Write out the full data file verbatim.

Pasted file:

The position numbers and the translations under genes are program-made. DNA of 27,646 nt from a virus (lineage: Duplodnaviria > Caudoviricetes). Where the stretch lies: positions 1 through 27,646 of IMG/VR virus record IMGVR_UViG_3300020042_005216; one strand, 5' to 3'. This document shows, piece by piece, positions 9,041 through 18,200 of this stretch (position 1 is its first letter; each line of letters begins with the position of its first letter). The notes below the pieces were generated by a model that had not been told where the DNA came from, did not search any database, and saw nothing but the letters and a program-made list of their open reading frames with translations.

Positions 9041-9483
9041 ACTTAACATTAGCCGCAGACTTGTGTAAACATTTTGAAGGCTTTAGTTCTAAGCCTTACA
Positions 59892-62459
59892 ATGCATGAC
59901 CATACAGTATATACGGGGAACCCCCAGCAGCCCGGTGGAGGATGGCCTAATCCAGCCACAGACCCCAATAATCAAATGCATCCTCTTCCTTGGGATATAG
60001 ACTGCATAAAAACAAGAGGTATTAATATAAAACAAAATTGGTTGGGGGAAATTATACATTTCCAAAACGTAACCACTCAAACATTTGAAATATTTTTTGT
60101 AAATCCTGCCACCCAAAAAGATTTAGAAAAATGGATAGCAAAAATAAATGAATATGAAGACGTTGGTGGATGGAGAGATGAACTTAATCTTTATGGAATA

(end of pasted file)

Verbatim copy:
The position numbers and the translations under genes are program-made. DNA of 27,646 nt from a virus (lineage: Duplodnaviria > Caudoviricetes). Where the stretch lies: positions 1 through 27,646 of IMG/VR virus record IMGVR_UViG_3300020042_005216; one strand, 5' to 3'. This document shows, piece by piece, positions 9,041 through 18,200 of this stretch (position 1 is its first letter; each line of letters begins with the position of its first letter). The notes below the pieces were generated by a model that had not been told where the DNA came from, did not search any database, and saw nothing but the letters and a program-made list of their open reading frames with translations.

Positions 9041-9483
9041 ACTTAACATTAGCCGCAGACTTGTGTAAACATTTTGAAGGCTTTAGTTCTAAGCCTTACA
Positions 59892-62459
59892 ATGCATGAC
59901 CATACAGTATATACGGGGAACCCCCAGCAGCCCGGTGGAGGATGGCCTAATCCAGCCACAGACCCCAATAATCAAATGCATCCTCTTCCTTGGGATATAG
60001 ACTGCATAAAAACAAGAGGTATTAATATAAAACAAAATTGGTTGGGGGAAATTATACATTTCCAAAACGTAACCACTCAAACATTTGAAATATTTTTTGT
60101 AAATCCTGCCACCCAAAAAGATTTAGAAAAATGGATAGCAAAAATAAATGAATATGAAGACGTTGGTGGATGGAGAGATGAACTTAATCTTTATGGAATA